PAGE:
Obviously, Pete and I have never not loved to travel. We each spent a summer abroad as students, he in Asia and I in Norway. (In China in the late 1970’s he was a curiosity for his blond hair and blue eyes, and was mobbed on the street.) More recently, we have journeyed separately to Europe, Minnesota’s Boundary Waters, Mexico, Canada, New England, and together to New York, Boston, the Gulf Coast, California, Las Vegas, our beloved Lake Superior and the North Shore, and of course, our new love, Alaska. We’re nowhere near done!
After reading The 4 Hour Work Week, by Timothy Ferriss, I experimented and confirmed that all I need is a phone line and an internet connection to work from wherever I happen to be. Pete’s vacation schedule, hard won after more than ten years with the same company, affords us many travel opportunities throughout the year. Although circumstances will require us to continue working past the traditional retirement age, we are taking steps to integrate work within a flexible structure. We want to travel and experience as much as we can together.
The economic downturn could easily put the kibosh on our plans, if we let it. Instead, we view current circumstances as a challenge. While we’ve always been expense-aware and sometimes downright frugal, there is no denying that we are going to have to implement as many cost-cutting strategies as we can to continue with our journeys.
Enter Chris Guillebeau. He is a self-employed writer, traveler, social entrepreneur and learner. Chris writes an extraordinary weblog, The Art of Non-Conformity, which he bills as “unconventional strategies for life, work and travel.” Chris has the lofty goal of traveling to 100 countries, and so far, in six years, he has made it to 89.
It’s not a stretch for us to read and relate to 30 year old Chris as we might one of our kids. He is smart, idealistic, enthusiastic, thoughtful, and engaged. Chris tries “to live a life of gratefulness and purpose every day.” He’s worked and traveled throughout Africa, meeting and speaking with a host of U.N. officials and leaders. Since 2006, Chris has been pursuing a graduate degree in International Studies at the University of Washington, all the while continuing with his travels throughout the world. In 2008, his average round trip flight cost has been $321. That’s right. $321! We’ve paid more to get to New York, for crying out loud! When my daughter, Robin, and I went to Europe in 2002, we paid $900+ in round trip airfares from Minneapolis to Paris. Ouch!
“Of all the steps required to change the world in the way you see fit, the decision to be remarkable is the most important,” says Chris. In that spirit, Chris has developed a product to share the methods and tricks he uses to achieve what most people only dream of: traveling throughout the world and keeping it affordable, safe, realistic, and memorable. He’s called it The Unconventional Guide to Discount Airfare.
(You should know: If you use our link to purchase this guide, we will earn a commission. Chris provides an excellent value; otherwise, we wouldn’t be calling it to your attention. Our basic motivation in doing so is to turn you on to valid savings, and we are confident that you will realize far more than the UGDA’s purchase price by utilizing its knowledge base.)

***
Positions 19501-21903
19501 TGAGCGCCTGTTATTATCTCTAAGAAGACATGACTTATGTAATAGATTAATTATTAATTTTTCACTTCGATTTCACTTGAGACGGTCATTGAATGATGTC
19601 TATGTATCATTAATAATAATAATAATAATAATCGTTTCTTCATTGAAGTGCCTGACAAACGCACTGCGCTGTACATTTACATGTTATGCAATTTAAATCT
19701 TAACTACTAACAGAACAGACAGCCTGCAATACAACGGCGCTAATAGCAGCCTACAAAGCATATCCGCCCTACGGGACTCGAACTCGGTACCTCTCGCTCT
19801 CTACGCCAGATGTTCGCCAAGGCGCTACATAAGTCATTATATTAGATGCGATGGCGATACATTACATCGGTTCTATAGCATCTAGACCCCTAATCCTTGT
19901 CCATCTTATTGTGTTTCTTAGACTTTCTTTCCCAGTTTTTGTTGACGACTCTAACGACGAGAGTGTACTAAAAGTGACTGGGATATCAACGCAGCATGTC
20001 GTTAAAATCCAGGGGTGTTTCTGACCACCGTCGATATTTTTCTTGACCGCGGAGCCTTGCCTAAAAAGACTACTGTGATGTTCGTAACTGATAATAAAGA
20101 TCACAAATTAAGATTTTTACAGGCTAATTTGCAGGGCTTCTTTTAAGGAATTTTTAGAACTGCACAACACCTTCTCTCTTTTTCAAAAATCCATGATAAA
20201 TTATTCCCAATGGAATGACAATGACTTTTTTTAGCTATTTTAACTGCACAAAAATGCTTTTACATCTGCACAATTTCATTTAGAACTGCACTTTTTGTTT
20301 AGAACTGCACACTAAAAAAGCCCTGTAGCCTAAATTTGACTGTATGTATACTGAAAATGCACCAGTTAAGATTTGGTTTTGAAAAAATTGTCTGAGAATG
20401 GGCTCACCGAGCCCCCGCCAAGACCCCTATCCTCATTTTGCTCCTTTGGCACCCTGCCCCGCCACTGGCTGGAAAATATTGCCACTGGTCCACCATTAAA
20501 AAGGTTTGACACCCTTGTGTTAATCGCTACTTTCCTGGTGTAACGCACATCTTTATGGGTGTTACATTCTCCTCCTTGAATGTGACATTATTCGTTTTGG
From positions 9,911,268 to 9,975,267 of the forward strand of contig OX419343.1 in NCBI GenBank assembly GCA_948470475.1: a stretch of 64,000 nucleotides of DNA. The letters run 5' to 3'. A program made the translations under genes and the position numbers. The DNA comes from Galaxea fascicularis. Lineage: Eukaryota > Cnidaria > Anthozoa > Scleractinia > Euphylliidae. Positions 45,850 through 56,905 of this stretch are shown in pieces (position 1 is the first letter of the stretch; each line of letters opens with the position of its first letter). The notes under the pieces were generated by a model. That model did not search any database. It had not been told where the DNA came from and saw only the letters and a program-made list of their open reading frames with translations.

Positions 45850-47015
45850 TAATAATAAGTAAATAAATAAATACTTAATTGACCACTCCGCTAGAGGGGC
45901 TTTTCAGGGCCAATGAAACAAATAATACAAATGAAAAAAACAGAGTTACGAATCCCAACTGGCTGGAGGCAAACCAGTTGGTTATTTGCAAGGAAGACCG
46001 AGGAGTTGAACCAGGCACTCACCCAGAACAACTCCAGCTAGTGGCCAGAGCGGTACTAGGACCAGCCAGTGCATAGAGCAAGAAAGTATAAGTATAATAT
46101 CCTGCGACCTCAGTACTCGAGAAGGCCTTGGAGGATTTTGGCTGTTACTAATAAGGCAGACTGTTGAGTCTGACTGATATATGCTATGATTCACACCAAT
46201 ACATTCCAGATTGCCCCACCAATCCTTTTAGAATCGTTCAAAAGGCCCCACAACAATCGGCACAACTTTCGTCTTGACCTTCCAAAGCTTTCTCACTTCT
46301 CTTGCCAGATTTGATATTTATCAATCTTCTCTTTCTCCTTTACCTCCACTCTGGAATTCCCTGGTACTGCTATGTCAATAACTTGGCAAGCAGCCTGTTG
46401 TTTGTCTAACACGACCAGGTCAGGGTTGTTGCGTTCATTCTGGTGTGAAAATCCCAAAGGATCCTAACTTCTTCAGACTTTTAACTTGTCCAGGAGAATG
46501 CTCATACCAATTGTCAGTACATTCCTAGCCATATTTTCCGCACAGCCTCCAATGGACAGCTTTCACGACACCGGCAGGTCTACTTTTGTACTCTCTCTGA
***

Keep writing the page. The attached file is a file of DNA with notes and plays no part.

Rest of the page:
What keeps you from traveling more? We’ll bet one of the answers is money, especially nowadays. The Unconventional Guide to Discount Airfare is much more than a list of discounts, and goes far beyond typical savings methods. You will learn:
- How to get into “private” airline member lounges wherever you are
- How to obtain instant Elite Status and leverage it with other airlines
- Why you won’t get the best deal with online budget sites
- How to play Priceline Roulette for better results
- How to pick up cheaper international seats with lesser-known flights
- How to use a stopover loophole to add more destinations when you want them
- Tips on contrarian, overland and driveaway travel
- Alternatives to “Euroshock” – keeping more of your dollars to spend across the pond
- How to access bargains galore in Asian countries
- Premium and upgrade travel tips
- Tips when traveling to exotic destinations
- Round-The-World and regional passes
- Creative ticketing methods
But wait, there’s more! I love saying that, just like on TV! As if all the above isn’t enough, Chris offers anyone who purchases the e-book (at the extremely low price of $24.95) one free personal support email. This is just crazy! No one does this! Use Chris’s expertise for a pesky travel dilemma or a specific planned journey, it’s up to you. If you can’t recoup your small investment from all these benefits, we’re thinkin’ you’re not really serious about value-based travel!
Unconventional times require unconventional solutions to pervasive circumstances. Haven’t our leaders just said the same thing these past few weeks in Washington? Well, the UGDA is a remarkable solution. This is a tool you will turn to time and again to make your travel dreams affordable. In fact, Chris offers free lifetime updates, so you’ll be in the know as things change in today’s fast-paced environment. His “boots on the ground” perspective is invaluable when day by day, it’s so much harder for the average person to travel.
If you’re fed up with high prices and poor service from the airlines and discount sites, the UGDA is for you. While air travel will never be free, the information in Chris’s book will help you make it as inexpensive as possible.
How do you purchase? Click our link: The Unconventional Guide to Discount Airfare. Chris accepts PayPal or credit cards. Once your payment is approved, you can download the UGDA immediately, up to 5 times in total. Print it out, or save it on your hard drive.
Get moving toward some great ideas that will keep more of your hard-earned money where it belongs: With you, doing what you love to do, and going where you want to go.